Likewise the polling trend is against Santorum in Tennessee. While he once had a big lead in the state, most recent polling shows him with a slight lead. One poll released yesterday actually showed Romney with a one point lead in the state.
When it comes to Georgia though, the polling shows that Romney and Santorum are playing for second place. The Real Clear Politics average of recent polls show Former Speaker Newt Gingrich leading by more than 20 points over second place Romney.
The most recent poll in another state, Oklahoma, was released on February 22nd. It showed Santorum with a 21 point lead over Gingrich with Romney in third place.
Virginia would normally be a big Super Tuesday state, but Gingrich and Santorum failed to qualify for the ballot there. The state is a showdown between Romney and Ron Paul. A win there would mark Romney's first state where he received more than 50% of the vote.
Massachusetts polling shows Romney with a big lead in his home state.
Other Super Tuesday states are Alaska, Idaho, North Dakota and Vermont. Of those four, all but Vermont are caucus states. Vermont has a primary.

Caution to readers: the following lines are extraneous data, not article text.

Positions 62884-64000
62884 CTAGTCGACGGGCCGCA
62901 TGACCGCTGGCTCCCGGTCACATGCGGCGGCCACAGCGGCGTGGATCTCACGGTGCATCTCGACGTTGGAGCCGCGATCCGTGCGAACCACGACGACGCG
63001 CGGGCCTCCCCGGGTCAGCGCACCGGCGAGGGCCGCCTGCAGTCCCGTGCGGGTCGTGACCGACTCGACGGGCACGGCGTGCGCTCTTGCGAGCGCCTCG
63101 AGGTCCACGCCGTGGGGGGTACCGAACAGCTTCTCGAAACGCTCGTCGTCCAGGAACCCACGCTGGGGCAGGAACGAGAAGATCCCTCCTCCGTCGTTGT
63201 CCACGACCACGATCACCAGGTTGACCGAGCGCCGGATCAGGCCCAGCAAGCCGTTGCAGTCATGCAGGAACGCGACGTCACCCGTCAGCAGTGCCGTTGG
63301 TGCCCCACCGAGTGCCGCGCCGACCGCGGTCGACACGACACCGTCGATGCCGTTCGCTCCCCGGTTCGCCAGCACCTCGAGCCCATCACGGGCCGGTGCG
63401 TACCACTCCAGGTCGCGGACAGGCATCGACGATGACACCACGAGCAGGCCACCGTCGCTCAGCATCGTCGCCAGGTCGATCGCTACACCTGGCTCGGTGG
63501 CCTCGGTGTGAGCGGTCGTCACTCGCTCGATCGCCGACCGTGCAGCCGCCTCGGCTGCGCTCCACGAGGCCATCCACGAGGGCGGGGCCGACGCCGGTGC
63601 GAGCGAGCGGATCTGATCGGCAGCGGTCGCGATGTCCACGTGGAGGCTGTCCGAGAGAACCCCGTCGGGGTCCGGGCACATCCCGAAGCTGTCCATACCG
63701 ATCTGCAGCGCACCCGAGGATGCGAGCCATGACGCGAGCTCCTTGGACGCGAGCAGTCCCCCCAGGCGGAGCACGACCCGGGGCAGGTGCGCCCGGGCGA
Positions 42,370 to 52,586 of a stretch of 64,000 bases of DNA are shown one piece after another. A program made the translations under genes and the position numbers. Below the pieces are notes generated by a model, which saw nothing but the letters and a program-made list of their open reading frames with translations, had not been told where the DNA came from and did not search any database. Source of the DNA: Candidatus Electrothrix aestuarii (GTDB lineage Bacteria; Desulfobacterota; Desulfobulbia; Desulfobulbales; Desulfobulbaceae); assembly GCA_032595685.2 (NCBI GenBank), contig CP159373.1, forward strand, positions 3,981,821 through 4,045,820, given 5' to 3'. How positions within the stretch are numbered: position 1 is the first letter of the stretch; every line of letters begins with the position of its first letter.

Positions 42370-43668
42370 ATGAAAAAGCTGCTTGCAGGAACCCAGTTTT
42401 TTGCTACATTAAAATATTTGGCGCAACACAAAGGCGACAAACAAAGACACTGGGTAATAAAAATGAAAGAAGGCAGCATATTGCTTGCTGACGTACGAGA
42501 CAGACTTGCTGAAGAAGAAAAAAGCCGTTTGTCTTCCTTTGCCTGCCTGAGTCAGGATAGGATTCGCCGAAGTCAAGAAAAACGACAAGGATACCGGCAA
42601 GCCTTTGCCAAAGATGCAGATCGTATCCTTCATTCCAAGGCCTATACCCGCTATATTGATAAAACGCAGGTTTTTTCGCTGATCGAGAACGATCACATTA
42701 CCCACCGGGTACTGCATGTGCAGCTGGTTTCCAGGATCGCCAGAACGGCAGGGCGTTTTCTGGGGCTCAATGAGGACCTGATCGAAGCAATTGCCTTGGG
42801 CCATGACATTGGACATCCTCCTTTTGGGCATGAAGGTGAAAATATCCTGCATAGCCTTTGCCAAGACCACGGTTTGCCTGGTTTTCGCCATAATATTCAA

I expect that Romney will take Ohio, Massachusetts and Virginia, while Santorum wins Tennessee and Oklahoma. Gingrich has Georgia wrapped up. If those results happen, then the smaller states of Alaska, Idaho, North Dakota and Vermont may tip the all important media perception of who "won" Super Tuesday. Finding polling done in those states is difficult. Regardless, polls done to try to measure a caucus vote is problematic. My guess is Romney, with superior organization, will do the best in those caucus states with Ron Paul, helped out by the most enthusiastic supporters in the GOP, possibly running second. Vermont, a northeastern state, is likely to favor fellow New Englander Romney in its primary.